He is also looking to export to Laos and Myanmar, as he projects obesity as a growing problem.

Mr Kritsada estimated the market for dietary supplements at 10 billion baht. Of the total, 3-4 billion is dietary coffee, of which NatureGift claims a 50% market share.

There are over 100 brands of dietary coffee, with 10 major players.

“Thailand has been promoted as ‘Kitchen of the World’. But the focus is on quantity not quality, as the country targets maximising export volume,” he said.

He estimates 20% of Thais are obese and the number will reach 30% within 10 years.

“Losing weight is difficult. When people become obese, their first impulse is to eat less, which is very painful for them because they can’t do it. The frustration drives them to clinics that give them weight loss pills, which make them hungry but cause a lack of energy,” he said.

Mr Kritsada said the right way to lose weight is to consume NatureGift products three times a day after meals in addition to exercise.

Thousands of people have sent letters detailing their success stories to the company.

Now in its 10th year of operation, NatureGift hosts weight loss competitions each year, with the biggest loser receiving a 100,000 baht prize. Over 60 days, the average weight loss is 13-14 kilogrammes.

“The first three years, all the contestants were women. But now more male contestants are joining the competition,” said Mr Kritsada.

About bambooinnovator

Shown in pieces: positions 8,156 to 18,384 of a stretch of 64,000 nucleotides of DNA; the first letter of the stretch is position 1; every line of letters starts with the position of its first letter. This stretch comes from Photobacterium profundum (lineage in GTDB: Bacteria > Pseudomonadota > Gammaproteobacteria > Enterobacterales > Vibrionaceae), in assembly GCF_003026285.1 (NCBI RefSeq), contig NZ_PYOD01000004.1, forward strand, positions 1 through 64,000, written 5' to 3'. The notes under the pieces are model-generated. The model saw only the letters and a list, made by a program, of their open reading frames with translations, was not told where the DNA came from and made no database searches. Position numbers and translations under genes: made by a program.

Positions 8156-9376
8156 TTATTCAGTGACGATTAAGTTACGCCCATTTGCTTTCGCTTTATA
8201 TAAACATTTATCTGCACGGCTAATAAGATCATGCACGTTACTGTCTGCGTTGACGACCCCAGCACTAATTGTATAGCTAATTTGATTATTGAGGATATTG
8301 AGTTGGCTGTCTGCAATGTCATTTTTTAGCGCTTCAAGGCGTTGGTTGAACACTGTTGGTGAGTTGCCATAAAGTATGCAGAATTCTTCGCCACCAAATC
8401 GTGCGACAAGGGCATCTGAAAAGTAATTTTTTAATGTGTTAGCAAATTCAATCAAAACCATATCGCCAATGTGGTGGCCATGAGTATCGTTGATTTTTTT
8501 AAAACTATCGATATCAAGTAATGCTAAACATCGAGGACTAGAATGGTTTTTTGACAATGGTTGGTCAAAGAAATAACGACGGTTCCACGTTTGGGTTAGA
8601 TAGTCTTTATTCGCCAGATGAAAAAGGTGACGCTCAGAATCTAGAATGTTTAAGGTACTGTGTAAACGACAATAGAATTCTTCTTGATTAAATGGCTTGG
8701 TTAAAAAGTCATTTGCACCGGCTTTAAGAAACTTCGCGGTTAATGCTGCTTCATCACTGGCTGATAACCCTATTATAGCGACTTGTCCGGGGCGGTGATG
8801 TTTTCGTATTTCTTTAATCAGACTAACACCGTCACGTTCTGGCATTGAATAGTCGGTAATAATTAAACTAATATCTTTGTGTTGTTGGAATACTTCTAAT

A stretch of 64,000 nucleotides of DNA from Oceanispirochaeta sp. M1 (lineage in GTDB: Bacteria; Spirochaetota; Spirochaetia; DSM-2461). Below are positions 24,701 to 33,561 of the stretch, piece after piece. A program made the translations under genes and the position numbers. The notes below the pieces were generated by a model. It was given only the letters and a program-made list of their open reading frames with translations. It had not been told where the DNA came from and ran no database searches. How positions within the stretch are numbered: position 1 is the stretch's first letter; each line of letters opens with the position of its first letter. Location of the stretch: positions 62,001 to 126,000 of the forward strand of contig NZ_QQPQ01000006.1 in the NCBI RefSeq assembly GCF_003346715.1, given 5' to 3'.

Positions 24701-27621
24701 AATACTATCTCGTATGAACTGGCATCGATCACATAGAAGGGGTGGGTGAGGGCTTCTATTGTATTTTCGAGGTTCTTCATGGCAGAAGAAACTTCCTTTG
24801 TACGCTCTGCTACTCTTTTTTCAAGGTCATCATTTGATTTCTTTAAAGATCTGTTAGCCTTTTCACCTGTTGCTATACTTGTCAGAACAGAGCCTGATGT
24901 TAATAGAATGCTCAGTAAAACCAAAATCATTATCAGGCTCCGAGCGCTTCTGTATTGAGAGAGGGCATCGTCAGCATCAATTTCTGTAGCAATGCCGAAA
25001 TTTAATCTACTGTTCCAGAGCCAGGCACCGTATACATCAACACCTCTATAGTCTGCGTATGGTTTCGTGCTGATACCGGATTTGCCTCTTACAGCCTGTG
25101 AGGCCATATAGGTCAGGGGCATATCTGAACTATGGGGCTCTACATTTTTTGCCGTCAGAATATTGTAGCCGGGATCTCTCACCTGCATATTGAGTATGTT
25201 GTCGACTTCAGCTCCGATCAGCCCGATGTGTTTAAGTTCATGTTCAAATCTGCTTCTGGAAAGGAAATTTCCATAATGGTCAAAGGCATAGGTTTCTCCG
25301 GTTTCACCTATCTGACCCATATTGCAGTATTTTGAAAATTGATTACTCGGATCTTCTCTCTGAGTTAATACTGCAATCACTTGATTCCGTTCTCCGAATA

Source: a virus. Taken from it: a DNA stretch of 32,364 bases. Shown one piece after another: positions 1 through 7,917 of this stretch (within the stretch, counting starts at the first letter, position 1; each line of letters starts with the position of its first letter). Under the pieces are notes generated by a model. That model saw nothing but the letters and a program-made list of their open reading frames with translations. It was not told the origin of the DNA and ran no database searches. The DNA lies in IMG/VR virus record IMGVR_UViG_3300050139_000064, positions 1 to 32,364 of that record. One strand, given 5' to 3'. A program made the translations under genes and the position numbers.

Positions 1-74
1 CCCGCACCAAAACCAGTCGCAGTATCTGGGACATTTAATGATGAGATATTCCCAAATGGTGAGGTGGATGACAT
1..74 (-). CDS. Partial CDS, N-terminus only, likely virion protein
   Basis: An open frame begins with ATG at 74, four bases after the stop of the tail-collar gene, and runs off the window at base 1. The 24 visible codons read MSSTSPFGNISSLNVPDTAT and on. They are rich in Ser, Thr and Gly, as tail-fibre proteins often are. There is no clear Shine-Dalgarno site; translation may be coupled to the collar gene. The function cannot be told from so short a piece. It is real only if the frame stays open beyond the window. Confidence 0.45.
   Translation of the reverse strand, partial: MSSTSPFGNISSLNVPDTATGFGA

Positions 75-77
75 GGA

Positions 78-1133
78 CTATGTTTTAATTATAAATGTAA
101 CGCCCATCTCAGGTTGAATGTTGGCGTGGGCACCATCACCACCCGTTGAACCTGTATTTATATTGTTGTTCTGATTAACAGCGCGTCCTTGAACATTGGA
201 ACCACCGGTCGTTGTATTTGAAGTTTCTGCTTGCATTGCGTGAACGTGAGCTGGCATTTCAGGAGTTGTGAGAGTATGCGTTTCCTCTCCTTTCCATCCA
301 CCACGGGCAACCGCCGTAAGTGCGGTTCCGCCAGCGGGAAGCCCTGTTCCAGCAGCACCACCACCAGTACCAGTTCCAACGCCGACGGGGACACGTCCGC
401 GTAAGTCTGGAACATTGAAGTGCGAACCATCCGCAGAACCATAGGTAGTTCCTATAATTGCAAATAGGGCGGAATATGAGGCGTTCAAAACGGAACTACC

Kee Koon Boon (“KB”) is the co-founder and director of HERO Investment Management which provides specialized fund management and investment advisory services to the ARCHEA Asia HERO Innovators Fund (www.heroinnovator.com), the only Asian SMID-cap tech-focused fund in the industry. KB is an internationally featured investor rooted in the principles of value investing for over a decade as a fund manager and analyst in the Asian capital markets who started his career at a boutique hedge fund in Singapore where he was with the firm since 2002 and was also part of the core investment committee in significantly outperforming the index in the 10-year-plus-old flagship Asian fund. He was also the portfolio manager for Asia-Pacific equities at Korea’s largest mutual fund company. Prior to setting up the H.E.R.O. Innovators Fund, KB was the Chief Investment Officer & CEO of a Singapore Registered Fund Management Company (RFMC) where he is responsible for listed Asian equity investments. KB had taught accounting at the Singapore Management University (SMU) as a faculty member and also pioneered the 15-week course on Accounting Fraud in Asia as an official module at SMU. KB remains grateful and honored to be invited by Singapore’s financial regulator Monetary Authority of Singapore (MAS) to present to their top management team about implementing a world’s first fact-based forward-looking fraud detection framework to bring about benefits for the capital markets in Singapore and for the public and investment community. KB also served the community in sharing his insights in writing articles about value investing and corporate governance in the media that include Business Times, Straits Times, Jakarta Post, Manual of Ideas, Investopedia, TedXWallStreet. He had also presented in top investment, banking and finance conferences in America, Italy, Sydney, Cape Town, HK, China. He has trained CEOs, entrepreneurs, CFOs, management executives in business strategy & business model innovation in Singapore, HK and China.